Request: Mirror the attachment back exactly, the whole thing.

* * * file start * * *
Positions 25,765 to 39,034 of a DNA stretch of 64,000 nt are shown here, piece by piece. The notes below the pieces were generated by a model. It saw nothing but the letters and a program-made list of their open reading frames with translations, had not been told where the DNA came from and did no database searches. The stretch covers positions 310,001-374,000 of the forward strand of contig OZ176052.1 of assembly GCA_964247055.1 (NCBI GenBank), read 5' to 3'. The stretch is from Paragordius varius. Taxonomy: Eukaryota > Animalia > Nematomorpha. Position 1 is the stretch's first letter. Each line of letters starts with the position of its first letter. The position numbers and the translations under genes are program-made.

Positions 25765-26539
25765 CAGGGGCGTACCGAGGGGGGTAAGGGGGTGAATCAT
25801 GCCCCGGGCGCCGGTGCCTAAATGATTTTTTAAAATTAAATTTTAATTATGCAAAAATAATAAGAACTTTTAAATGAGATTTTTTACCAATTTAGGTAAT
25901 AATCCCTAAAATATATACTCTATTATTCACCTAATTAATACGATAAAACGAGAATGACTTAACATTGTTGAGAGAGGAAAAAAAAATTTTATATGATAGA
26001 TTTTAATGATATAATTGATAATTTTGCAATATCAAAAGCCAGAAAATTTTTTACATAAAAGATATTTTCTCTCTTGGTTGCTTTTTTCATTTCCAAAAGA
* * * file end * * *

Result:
Positions 25,765 to 39,034 of a DNA stretch of 64,000 nt are shown here, piece by piece. The notes below the pieces were generated by a model. It saw nothing but the letters and a program-made list of their open reading frames with translations, had not been told where the DNA came from and did no database searches. The stretch covers positions 310,001-374,000 of the forward strand of contig OZ176052.1 of assembly GCA_964247055.1 (NCBI GenBank), read 5' to 3'. The stretch is from Paragordius varius. Taxonomy: Eukaryota > Animalia > Nematomorpha. Position 1 is the stretch's first letter. Each line of letters starts with the position of its first letter. The position numbers and the translations under genes are program-made.

Positions 25765-26539
25765 CAGGGGCGTACCGAGGGGGGTAAGGGGGTGAATCAT
25801 GCCCCGGGCGCCGGTGCCTAAATGATTTTTTAAAATTAAATTTTAATTATGCAAAAATAATAAGAACTTTTAAATGAGATTTTTTACCAATTTAGGTAAT
25901 AATCCCTAAAATATATACTCTATTATTCACCTAATTAATACGATAAAACGAGAATGACTTAACATTGTTGAGAGAGGAAAAAAAAATTTTATATGATAGA
26001 TTTTAATGATATAATTGATAATTTTGCAATATCAAAAGCCAGAAAATTTTTTACATAAAAGATATTTTCTCTCTTGGTTGCTTTTTTCATTTCCAAAAGA